If you go to the Democratic Web page for the House Committee on Oversight and Government Reform, it reads: “The Committee on Oversight and Government Reform is the main investigative committee in the U.S. House of Representatives. It has jurisdiction to investigate any federal program and any matter with federal policy implications.”
An extremely premature public conversation is now taking shape about how the Congress would shift if the Democrats lose the majority in the November midterms — and more specifically about how I would act as chairman of the Oversight Committee.
For the record, when Republicans were in the majority and I was an Oversight subcommittee chairman, the only time I ever made use of subpoenas was to compel the testimony of five of the biggest oil companies operating in the Gulf of Mexico in an effort to uncover the true nature of the dysfunctional and too-cozy relationship companies had with the government agency that regulated their drilling and oil exploration efforts — the Minerals Management Service.
That investigation by the committee, which held five hearings and reviewed thousands of pages of documents, was cut short when the Democrats took control. The new committee chairman, Rep. Henry Waxman (D-Calif.), did his best to shut it down. Despite repeated requests, he never once held a hearing to follow up on the problems that had been exposed at the agency now at the center of the Gulf oil spill.
Between a trillion-dollar stimulus, numerous bailouts and a government takeover of health care, the role, size and scope of the federal government has grown dramatically. Yet the resources needed to oversee the bureaucracy have not kept pace.
I have made no secret of my commitment to bolster the efforts of the Oversight Committee by calling for an increase in the number of committee investigators so that we can aggressively oversee a bureaucracy in which the landscape has significantly changed and hold corporate America accountable.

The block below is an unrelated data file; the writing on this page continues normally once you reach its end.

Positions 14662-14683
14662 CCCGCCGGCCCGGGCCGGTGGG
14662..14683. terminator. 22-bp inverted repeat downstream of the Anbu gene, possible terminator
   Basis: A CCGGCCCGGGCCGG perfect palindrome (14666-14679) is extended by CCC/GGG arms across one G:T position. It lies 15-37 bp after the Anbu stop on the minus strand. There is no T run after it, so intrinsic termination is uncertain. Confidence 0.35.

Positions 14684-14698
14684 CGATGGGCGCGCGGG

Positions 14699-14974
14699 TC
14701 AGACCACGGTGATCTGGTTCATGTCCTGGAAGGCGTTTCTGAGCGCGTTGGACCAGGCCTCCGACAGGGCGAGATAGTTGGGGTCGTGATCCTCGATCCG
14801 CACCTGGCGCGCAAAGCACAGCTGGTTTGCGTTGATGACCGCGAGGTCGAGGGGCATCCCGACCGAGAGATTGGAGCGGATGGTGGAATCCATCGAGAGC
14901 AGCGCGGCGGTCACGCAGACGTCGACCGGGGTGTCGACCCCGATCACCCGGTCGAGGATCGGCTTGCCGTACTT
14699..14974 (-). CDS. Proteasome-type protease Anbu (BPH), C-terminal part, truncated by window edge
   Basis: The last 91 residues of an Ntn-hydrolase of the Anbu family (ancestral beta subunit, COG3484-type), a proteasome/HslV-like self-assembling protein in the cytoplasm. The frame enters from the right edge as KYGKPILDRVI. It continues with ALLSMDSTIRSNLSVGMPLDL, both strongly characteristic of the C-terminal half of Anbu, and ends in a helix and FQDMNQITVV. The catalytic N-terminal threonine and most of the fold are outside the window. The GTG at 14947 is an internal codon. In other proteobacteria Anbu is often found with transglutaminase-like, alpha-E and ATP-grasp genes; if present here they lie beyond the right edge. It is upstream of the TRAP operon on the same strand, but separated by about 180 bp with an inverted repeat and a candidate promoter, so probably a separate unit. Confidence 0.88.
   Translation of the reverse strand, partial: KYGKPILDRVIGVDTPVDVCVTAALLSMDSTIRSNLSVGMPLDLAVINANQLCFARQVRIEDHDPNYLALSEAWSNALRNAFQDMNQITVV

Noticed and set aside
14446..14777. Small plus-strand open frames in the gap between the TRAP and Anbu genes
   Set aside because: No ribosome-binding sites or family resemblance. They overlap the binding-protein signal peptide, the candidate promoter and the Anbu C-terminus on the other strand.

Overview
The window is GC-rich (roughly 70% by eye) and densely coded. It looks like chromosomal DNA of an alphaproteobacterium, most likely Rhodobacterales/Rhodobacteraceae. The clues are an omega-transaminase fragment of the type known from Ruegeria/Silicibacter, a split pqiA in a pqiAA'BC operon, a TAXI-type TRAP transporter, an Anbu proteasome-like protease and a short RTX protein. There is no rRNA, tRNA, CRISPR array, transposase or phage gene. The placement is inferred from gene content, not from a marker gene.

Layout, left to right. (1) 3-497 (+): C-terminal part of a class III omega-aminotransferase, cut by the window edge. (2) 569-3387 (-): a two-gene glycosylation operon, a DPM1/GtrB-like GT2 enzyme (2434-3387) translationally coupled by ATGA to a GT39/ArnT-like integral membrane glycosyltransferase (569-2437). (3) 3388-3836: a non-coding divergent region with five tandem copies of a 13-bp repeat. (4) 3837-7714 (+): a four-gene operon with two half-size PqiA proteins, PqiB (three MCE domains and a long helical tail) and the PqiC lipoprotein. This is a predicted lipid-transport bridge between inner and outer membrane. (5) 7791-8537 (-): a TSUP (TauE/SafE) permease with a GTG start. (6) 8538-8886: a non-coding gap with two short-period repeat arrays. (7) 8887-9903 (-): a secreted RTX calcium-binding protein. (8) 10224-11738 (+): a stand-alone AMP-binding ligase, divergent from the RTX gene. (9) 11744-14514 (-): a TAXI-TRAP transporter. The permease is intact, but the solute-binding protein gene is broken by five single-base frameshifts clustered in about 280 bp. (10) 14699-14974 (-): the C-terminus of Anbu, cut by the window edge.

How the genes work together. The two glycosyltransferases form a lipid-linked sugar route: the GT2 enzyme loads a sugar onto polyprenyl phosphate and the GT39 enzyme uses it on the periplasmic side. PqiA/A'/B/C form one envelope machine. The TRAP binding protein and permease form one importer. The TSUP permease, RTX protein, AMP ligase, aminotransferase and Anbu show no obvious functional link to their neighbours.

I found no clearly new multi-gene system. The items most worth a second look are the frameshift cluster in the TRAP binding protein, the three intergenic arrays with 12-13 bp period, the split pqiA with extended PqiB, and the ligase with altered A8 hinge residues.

But, rather than join with me in a partnership to bring more oversight, transparency and accountability to government, Democrats are attempting to mislead the American people by creating an illusionary scenario where wrongdoing by corporations gets a free pass while the diligent and hope-filled president is besieged by subpoena-wielding congressional investigators.
Never missing an opportunity to add some fictitious fodder to the debate, the Democratic Campaign Congressional Committee said, “Instead of focusing on holding big corporations like [BP] accountable, if Issa and Republicans have their way, as chairman, Issa would use subpoenas and an 80-person staff to launch taxpayer-funded witch hunts against the president.”
The DCCC is embarking on this ridiculous effort to distort the truth in a distasteful fashion to score cheap political points. In other words, business as usual.
Quite frankly, a quick look at our history demonstrates that oversight of both corporations and the government can be done vigorously and effectively — perhaps to the chagrin of the Obama White House and Democratic congressional leaders.
Since becoming ranking member of the Oversight Committee, I’ve led investigations into American International Group’s backdoor bailout, Countrywide’s VIP mortgage program, Toyota’s profit-first, safety-second mentality, General Motors Corp.’s shredding of documents despite being owned by the taxpayers and Johnson & Johnson’s safety standards in relation to significant children’s medicine recalls.
When there are legitimate questions to be asked regarding corporate America, I will not — and have not ever — hesitated to aggressively pursue those answers.
But that doesn’t mean our committee should not also look inward at the litany of waste, fraud, abuse, mismanagement and corruption that exists in our own federal bureaucracy.
Does this mean that some issues will create uncomfortable questions for this administration? Yes.
Does that mean we should abandon our obligation to conduct rigorous oversight? No.
The bottom line is, if the DCCC or anyone else wants to engage in a debate on oversight, that is a debate we welcome.
Some Democrats seem to think that a Democratic Congress should give this administration immunity from legitimate questions and appropriate accountability. I challenge them to make that case to the American people.
This is a fight that speaks to the very heart of our democracy. It is a fight between those who would aggressively pursue oversight so that the American people can have the government they deserve and those who seek to preserve the status quo at all costs.
To know what can go wrong when oversight becomes a passing thought rather than a first priority, look at the catastrophe in the Gulf of Mexico.
But don’t worry; the DCCC considers such oversight efforts a “taxpayer witch hunt against the president.”
Rep. Darrell Issa (R-Calif.) serves as the ranking member of the House Committee on Oversight and Government Reform.